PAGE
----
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The hydrometer is an instrument that is constructed on the principle that a solid body displaces its own weight of the liquid in which it floats. Hydrometers can be divided into two general classes; namely, for liquids heavier than water and for liquids lighter than water. The general standard hydrometer scale is known as the "Specific Gravity Scale," in which distilled water equals 1.000 as the initial point. Liquids lighter than water are scaled below 1.000 specific gravity and liquids heavier than water are scaled above 1.000 specific gravity.
There are also other various scales used which are generally known by the name of their originator such as: Baume, Balling, Brix, etc., which are all convertible into specific gravity by formula.
Hydrometers are ususally calibrated at 60F/60F. To determine the density of a liquid, the liquid should be 60F. If the temperature varies, the liquid will either contract or expand, depending upon the temperature. Therefore, the density fluctuates with the termperature. Where there is a variation from the standard 60F, corrections must be applied to the hydrometer reading. To assure proper corrections, a separate accurate thermometer should be used, or a hydrometer in combination with a thermometer (thermo-hydrometer).
The correct method of reading a hydrometer is illustrated in Figs. 1 and 2. Where the liquid is transparent, the eye should be placed below the surface (Fig. 1), then raised slowly until the surface, first seen as an ellipse, becomes a straight line (Fig. 2). The point at which this line cuts the hydrometer scale should be taken as the reading of the instrument.
If the liquid is not sufficiently clear for readings to be made in this manner, read from above the surface and estimate as accurately as possible, the point to which the liquid rises on the hydrometer stem. Since hydrometers are calibrated to give correct indications when read at the principal surface of the liquid, correct the reading just taken at the upper edge of the meniscus by an amount equal to this height above the principal surface of the liquid. The amount of correction can be determined with sufficient accuracy for most purposes by taking a few readings on the upper and lower meniscus in a clear liquid of the same character as that being tested and noting the differences.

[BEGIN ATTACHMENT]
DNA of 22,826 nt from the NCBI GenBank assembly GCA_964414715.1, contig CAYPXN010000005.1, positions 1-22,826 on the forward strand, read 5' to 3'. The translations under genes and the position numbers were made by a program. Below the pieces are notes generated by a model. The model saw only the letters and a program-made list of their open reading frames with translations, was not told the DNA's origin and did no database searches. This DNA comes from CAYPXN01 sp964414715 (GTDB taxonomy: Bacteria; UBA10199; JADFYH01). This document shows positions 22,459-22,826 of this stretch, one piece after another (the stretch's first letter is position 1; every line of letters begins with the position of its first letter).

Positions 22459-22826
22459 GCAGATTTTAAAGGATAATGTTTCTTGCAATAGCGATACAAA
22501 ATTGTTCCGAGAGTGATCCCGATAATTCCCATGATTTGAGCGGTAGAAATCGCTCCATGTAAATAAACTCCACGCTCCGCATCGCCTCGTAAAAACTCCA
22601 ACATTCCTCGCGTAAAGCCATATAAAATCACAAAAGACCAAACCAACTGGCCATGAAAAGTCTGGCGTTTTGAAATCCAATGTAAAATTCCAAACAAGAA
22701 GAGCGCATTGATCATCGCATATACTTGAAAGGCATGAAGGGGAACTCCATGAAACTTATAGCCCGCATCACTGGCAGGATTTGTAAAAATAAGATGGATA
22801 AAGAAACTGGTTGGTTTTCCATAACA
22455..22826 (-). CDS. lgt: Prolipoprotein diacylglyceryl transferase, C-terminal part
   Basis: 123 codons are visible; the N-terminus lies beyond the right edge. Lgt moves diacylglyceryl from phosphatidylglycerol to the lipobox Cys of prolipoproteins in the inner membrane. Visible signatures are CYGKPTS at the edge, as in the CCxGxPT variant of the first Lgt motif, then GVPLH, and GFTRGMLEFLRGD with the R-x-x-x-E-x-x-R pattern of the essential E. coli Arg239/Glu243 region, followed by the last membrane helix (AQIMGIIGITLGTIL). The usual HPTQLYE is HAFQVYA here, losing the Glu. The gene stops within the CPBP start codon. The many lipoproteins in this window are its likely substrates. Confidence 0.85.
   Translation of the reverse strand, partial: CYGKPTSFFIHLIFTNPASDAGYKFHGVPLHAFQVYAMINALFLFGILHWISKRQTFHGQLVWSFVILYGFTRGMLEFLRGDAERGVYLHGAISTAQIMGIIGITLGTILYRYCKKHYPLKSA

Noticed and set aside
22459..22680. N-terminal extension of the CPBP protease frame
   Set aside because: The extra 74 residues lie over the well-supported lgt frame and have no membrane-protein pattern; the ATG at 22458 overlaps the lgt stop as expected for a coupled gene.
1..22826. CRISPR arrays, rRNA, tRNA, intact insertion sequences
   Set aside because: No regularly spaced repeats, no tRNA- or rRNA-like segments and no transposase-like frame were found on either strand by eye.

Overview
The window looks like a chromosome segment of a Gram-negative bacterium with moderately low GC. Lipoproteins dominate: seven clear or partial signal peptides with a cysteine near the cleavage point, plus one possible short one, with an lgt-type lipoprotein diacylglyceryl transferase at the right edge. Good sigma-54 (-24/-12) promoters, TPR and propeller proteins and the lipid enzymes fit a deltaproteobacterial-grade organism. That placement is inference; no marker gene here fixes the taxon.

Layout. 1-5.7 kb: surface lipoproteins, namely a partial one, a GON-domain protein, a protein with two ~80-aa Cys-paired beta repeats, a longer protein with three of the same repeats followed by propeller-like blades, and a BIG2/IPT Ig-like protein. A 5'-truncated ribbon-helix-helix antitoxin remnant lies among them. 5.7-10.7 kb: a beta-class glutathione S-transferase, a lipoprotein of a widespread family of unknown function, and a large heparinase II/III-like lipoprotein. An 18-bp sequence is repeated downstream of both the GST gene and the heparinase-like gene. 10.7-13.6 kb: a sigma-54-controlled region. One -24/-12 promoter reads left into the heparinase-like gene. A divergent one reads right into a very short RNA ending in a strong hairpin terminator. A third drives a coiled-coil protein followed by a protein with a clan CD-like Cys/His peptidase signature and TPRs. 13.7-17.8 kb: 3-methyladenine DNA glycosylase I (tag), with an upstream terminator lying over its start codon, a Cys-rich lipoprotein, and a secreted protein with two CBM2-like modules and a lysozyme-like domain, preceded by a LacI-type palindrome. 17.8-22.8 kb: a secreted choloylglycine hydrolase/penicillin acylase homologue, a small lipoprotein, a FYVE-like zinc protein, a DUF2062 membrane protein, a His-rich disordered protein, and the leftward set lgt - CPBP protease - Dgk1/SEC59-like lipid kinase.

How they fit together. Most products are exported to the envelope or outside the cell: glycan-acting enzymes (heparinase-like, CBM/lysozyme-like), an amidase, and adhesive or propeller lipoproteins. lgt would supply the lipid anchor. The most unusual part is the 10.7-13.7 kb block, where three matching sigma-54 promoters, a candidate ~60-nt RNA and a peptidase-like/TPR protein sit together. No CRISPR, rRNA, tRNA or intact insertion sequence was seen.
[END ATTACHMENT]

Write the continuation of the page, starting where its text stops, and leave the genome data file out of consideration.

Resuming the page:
In liquids lighter than water and read at the upper edge of the meniscus, a specific-gravity hydrometer will read too low and a Baume, A.P.I. (American Petroleum Institute), or percent alcohol hydrometer will read too high. The correction for meniscus height should, therefore, be added to a specific-gravity reading and subtracted from a Baume, A.P.I., or percent alcohol reading. In liquids heavier than water, a hydrometer will always read too low so that the correction for meniscus height must be added. The magnitude of the correction must always read too low so that the correction for meniscus height must be added. The magnitude of the correction must obviously depend on the length and value of the scale subdivisions and must be determined for the particular hydrometer.
Accuracy of Hydrometer Readings Depend on:
1. CLEANLINESS OF THE HYDROMETER, HYDROMETER JAR AND THE LIQUID IN WHICH THE READINGS ARE TAKEN! For uniform and reproducible readings, the surface of the hydrometer and especially of the stem must be clean so that the liquid will rise uniformly and merge into an almost imperceptible film on the stem. The readiness with which this condition is fulfilled depends somewhat on the character of the liquid. Such liquids as mineral oils and strong alcoholic mixtures readily adhere to the stem. Weak aqueous solutions of sugar, salts, acids, and alcohol require scrupulous cleaning of the hydrometer stem. Before a test is made the hydrometer should be thoroughly washed, rinsed and dried by wiping with a clean, lint-free cloth. The hydrometer jar should be thoroughly washed and rinsed before the clean test liquid is added.
2. TEMPERATURE: The hydrometer and liquid should be at nearly the temperature of the surrounding atmosphere to prevent changes in density during the observation as well a any doubt as to the actual temperature. To insure uniformity of density and temperature, the liquid should be completely stirred shortly before the observation is made. Stirring is well accomplished with a perforated disk or spiral on the end of a rod long enough to reach the bottom of the container. Stirring from top to bottom disperses liquid layers of different density. Readings should not be made until both liquid and hydrometer are free of air bubbles and are at rest.
3. PROPER IMMERSION: Immerse the hydrometer slowly to a point slightly beyond that at which it floats naturally (not more than 1 or 2 scale graduations), then allow it to float freely.
LINKS TO PAGES OF THE HYDROMETER CATALOG